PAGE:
On April 11, 2017, the FDA made the groundbreaking announcement that they would be partnering with Emulate, a company that makes organs-on-chips, to use the devices in food safety testing. This multi-year research and development agreement marks the first time that a regulatory agency is actively pursuing the use of organs-on-chips as animal testing alternatives.
But what exactly do organs-on-chips do? And how are they helping to advance smarter, more humane science?
The Future of Biomedical Research…and Beyond
Organs-on-chips are engineered microsystems designed to replicate the structure and function of human organs. The devices offer the potential for making the process of drug development and toxicology testing more accurate and human-relevant than is currently seen with animal models. These models could also be designed to mimic specific disease states and to study tissue development and organ physiology, potentially reducing the need for animal testing in these and other areas of research.
Tissue chips, small devices that range from the size of a coin to a thumb drive, contain cells grown on platforms in 3-D, and contain features intended to mimic the biological functions of specific organs.
The lung-on-a-chip, for instance, has lung and blood vessel cells grown on opposite sides of a flexible, porous platform that can expand and contract like a breathing lung. This approach enables cells to change shape and respond to physical cues in ways not possible with traditional 2-D or 3-D cultures.
Several other microengineered tissue chips have been generated and continue to be optimized, including models of the liver, kidney, gut, bone, brain and heart, among others. Tissue chips are also being developed that mimic hallmark characteristics of human disease, like cancer cell metastasis, to help researchers better understand the conditions and develop new, more effective therapies.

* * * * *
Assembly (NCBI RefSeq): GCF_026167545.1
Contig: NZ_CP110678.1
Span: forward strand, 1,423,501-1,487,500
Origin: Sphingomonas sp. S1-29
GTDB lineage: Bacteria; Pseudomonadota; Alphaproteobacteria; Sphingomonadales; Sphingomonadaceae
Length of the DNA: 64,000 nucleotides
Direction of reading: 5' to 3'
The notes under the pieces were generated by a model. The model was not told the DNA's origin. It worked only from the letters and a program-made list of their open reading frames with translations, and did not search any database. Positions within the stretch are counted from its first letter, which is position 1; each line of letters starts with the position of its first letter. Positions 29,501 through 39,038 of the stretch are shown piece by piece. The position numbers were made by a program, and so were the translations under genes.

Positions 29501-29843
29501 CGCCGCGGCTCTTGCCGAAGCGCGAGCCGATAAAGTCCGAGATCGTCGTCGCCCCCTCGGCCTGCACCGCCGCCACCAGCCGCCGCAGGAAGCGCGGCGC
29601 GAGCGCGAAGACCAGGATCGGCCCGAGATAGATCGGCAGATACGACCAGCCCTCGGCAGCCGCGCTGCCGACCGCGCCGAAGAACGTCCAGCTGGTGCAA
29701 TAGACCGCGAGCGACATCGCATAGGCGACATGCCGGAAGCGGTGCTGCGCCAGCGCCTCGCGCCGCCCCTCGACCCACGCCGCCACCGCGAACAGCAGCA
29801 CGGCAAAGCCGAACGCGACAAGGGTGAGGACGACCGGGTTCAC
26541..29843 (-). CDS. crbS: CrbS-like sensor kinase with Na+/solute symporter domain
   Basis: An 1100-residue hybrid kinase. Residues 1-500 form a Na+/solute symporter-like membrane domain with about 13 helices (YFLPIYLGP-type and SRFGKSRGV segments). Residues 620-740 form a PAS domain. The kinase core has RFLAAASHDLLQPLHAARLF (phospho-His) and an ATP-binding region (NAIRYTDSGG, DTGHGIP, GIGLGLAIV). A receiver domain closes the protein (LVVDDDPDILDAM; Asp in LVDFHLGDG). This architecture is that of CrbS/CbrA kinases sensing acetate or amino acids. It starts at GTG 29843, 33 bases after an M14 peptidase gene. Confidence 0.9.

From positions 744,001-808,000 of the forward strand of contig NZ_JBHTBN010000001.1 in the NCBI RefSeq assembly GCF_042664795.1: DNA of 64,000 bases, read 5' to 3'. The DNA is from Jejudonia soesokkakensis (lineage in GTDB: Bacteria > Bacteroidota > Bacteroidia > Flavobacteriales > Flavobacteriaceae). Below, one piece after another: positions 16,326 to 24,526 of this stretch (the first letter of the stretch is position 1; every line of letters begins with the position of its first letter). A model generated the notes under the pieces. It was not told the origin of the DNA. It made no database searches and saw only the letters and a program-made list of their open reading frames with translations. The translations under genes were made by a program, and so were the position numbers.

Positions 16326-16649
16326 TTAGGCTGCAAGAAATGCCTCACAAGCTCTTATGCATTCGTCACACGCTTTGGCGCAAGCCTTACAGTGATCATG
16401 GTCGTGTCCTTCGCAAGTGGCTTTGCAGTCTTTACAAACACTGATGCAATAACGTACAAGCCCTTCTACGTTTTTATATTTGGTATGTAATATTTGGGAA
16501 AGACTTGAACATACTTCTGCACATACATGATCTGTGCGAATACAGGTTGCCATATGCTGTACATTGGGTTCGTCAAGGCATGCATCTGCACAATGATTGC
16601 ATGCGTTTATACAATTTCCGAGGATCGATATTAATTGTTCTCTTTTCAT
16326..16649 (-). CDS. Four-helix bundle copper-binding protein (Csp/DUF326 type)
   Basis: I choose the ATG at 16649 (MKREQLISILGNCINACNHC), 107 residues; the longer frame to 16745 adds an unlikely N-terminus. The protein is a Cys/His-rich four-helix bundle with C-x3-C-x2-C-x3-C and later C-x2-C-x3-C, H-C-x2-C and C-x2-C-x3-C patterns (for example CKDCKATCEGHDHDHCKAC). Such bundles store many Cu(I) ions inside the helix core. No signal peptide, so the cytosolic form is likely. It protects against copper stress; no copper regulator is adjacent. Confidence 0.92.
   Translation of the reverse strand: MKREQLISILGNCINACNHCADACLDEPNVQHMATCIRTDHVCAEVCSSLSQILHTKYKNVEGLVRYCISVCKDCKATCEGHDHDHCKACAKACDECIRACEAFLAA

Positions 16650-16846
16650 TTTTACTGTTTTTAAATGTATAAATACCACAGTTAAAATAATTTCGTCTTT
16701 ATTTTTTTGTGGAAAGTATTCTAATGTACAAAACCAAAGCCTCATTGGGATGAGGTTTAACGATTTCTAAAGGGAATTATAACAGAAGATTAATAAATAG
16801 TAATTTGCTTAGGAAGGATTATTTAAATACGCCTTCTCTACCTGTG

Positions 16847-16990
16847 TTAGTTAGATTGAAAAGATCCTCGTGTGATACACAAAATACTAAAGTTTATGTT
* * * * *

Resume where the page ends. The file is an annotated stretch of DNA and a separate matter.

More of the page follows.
Because tissue chips are modular devices, it is possible to link individual organs-on-chips together to create a human-relevant, multi-organ model system. In fact, the goal of the Human-on-a-Chip project, which represents a collaboration between the Food and Drug Administration (FDA), the Defense Advanced Research Projects Agency (DARPA) and the National Institutes of Health (NIH), is to generate a miniature 3-D model which includes ten different human mini-organs linked together to form a physiological system. This system would mimic the activities and biological processes of the human body. First attempts to connect different organs together on the same chip have already been made and have provided a strong proof of concept that functional interactions between different organs can be analyzed in these devices.
There have been several other recent notable developments with tissue chips as the validation process for organs-on-chips begins. Models are now being tested—through both government-led and private efforts—not only to see if they are functioning as intended, but also to ensure that the data produced from them is reproducible, accurate and reliable.
The Beginning of the End of the Animal Model?
The use of animals as stand-ins for humans has historically given rise to misleading results because of the intrinsic differences between humans and other species. Nearly 30% of drugs that show promise in preclinical animal models fail in human clinical trials because they are toxic in people, and 60% of drugs fail because of lack of efficacy.
Research into drug development for nervous system disorders such as Parkinson’s and Alzheimer’s disease, for example, has seen some of the highest failure rates, leading pharmaceutical companies to retract their investment in this area of study. Stevin Zorn, president and chief executive officer at MindImmune Therapeutics, notes that there are not currently—and there may, in his view, never be-predictive animal models of complicated human diseases such as nervous system disorders. Experts in the field seem to agree that using human-relevant, innovative modeling approaches—possibly technology such as organs-on-chips—as well as efforts to better utilize data coming from human clinical studies, are more promising approaches.
Lack of efficacy and reliability—compounded by the inherent ethical concerns with the animal model—makes the need for innovations like the organ-on-a-chip both critical and urgent. Simply put, animal models fail to mimic the diseases they were meant to model. As a result, they may actually be screening out drugs that would have been effective in people, thereby keeping us from developing the very treatments and cures these models are meant to be facilitating. Humane innovation like organs-on-chips, therefore, hold life-saving promise for humans and animals alike.